The SR-71 was powered by two Pratt & Whitney J58 axial-flow turbojet engines, each providing 32,500 pounds of thrust – enough to power an ocean liner. These engines allowed the SR-71 to cruise at altitudes above 85,000 feet and at speeds up to Mach 3.3, which is about three times the speed of sound! The SR-71 became the highest flying and fastest jet in the world. It could fly from New York to London in under two hours while an ordinary plane would take up to eight hours. The SR-71 was so fast that it could evade a missile launched at it. Flying at a higher altitude than anti-aircraft fire could reach, faster than a missile, and barely visible to radar, the Blackbird could enter hostile airspace practically undisturbed. As a result, no Blackbird was ever shot down by enemy fire.
Pilots or Astronauts?
The people flying the SR-71 were not some ordinary pilots with the usual training. To be selected to fly the SR-71, pilots had to be considered among the Air Force’s best and due to the altitudes, they had to undergo the same rigorous physical training and examinations as NASA’s astronaut did. The pilots also needed special protection to fly the aircraft and were outfitted with pressure suits and helmets that provided pure oxygen. Regarding their uniforms, they simply could not wear their traditional black suits because they were flying at the edge of space. Instead, they wore special pressurized suits and helmets similar to astronaut gear. Hoses at the back of the helmet connected to a supply of 100 percent oxygen. Pure oxygen protected pilots suffering decompression sickness at high altitudes.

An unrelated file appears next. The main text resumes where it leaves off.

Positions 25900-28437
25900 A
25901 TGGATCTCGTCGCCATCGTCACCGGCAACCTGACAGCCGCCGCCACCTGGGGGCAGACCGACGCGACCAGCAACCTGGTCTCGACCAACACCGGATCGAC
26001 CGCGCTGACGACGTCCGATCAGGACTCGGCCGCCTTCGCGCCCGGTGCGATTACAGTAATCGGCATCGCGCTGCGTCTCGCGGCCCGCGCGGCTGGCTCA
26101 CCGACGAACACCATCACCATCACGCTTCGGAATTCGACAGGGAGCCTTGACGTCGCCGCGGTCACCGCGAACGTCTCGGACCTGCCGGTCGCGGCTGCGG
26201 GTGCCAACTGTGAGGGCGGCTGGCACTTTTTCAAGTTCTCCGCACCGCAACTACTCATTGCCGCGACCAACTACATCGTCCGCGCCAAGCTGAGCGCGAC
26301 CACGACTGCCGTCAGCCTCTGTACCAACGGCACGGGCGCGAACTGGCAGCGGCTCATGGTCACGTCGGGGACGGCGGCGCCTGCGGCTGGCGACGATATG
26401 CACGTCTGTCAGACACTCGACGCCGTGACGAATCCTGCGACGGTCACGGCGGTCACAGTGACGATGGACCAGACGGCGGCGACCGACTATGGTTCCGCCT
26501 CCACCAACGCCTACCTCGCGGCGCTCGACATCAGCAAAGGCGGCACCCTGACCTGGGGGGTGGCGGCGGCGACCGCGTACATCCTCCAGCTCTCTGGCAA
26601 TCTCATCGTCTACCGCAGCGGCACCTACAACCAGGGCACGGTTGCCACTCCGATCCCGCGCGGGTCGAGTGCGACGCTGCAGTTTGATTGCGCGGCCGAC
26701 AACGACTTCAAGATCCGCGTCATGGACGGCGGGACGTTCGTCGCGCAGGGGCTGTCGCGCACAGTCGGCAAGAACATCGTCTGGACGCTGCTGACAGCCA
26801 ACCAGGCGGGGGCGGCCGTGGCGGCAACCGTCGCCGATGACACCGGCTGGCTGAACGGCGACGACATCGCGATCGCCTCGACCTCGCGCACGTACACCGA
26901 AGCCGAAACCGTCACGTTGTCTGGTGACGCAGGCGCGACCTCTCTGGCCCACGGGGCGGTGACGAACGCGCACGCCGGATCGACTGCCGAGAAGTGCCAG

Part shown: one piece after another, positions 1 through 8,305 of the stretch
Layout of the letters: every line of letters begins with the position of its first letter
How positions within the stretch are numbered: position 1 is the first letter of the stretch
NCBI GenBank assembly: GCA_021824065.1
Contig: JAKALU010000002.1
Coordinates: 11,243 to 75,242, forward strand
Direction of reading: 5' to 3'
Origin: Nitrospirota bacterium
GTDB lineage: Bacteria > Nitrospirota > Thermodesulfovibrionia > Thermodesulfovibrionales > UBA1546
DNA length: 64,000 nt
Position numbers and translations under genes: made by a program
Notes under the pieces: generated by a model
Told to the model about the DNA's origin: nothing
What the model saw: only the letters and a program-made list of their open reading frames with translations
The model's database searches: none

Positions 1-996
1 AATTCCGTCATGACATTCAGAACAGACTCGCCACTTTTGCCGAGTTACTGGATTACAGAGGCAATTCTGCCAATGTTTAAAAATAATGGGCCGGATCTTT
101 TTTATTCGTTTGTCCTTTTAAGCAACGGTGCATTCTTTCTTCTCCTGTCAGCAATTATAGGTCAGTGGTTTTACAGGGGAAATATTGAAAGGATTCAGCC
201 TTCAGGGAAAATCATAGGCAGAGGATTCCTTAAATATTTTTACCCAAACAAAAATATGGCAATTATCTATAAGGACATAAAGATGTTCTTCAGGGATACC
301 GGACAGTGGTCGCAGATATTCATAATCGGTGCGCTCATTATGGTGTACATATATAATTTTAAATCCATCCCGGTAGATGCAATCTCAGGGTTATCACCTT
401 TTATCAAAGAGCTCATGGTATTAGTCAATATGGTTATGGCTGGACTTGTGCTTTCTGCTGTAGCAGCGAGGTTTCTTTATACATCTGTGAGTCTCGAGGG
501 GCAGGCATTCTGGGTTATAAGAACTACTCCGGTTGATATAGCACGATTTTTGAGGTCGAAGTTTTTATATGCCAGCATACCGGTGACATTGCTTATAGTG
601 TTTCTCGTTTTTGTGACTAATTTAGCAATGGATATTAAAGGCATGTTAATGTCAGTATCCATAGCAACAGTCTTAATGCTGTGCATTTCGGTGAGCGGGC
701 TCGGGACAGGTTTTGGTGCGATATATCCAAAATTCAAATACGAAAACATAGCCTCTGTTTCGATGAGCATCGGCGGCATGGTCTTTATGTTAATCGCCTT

Did you know?
- The camera on the SR-71 could accurately capture the license plate of a car from 80,000 ft.
- From the cockpit at the pilot can see the curvature of the Earth and stars during daylight while flying in the top 1% of the atmosphere.
- Due to this critical fuel loss, the airplane had to be refueled immediately after takeoff, before it could continue with its mission.
- The SR-71’s cockpit was all-analog.
- A 747 rotates at about 155 knots during takeoff. The SR-71 rotates at a very fast 210 knots.
- The aircraft used parachutes in combination with wheel brakes to slow itself down.
- At top speed, the SR-71 would pass the bullet fired out of an M1 Garand Rifle by over 400 feet per second.
- During it’s 1990 retirement flight, it flew from Los Angeles to Washington D.C. in 67 minutes; a record for the fastest cross-country flight from coast to coast.
There might be newer and more advanced jets being manufactured, but no jet will ever hold the rawness and toughness of the SR-71. Arguably the most complicated jet ever built and is rightfully considered as one of the greatest feats of engineering ever. As of 2020, the SR-71 continues to hold the world record it set in 1976 for the fastest air-breathing manned aircraft. Its successor, the SR-72 is being manufactured with the first flight of the demonstrator expected in 2023, while the full-scale aircraft is expected to enter into service by 2030.
- Popular Mechanics (Cover Photo)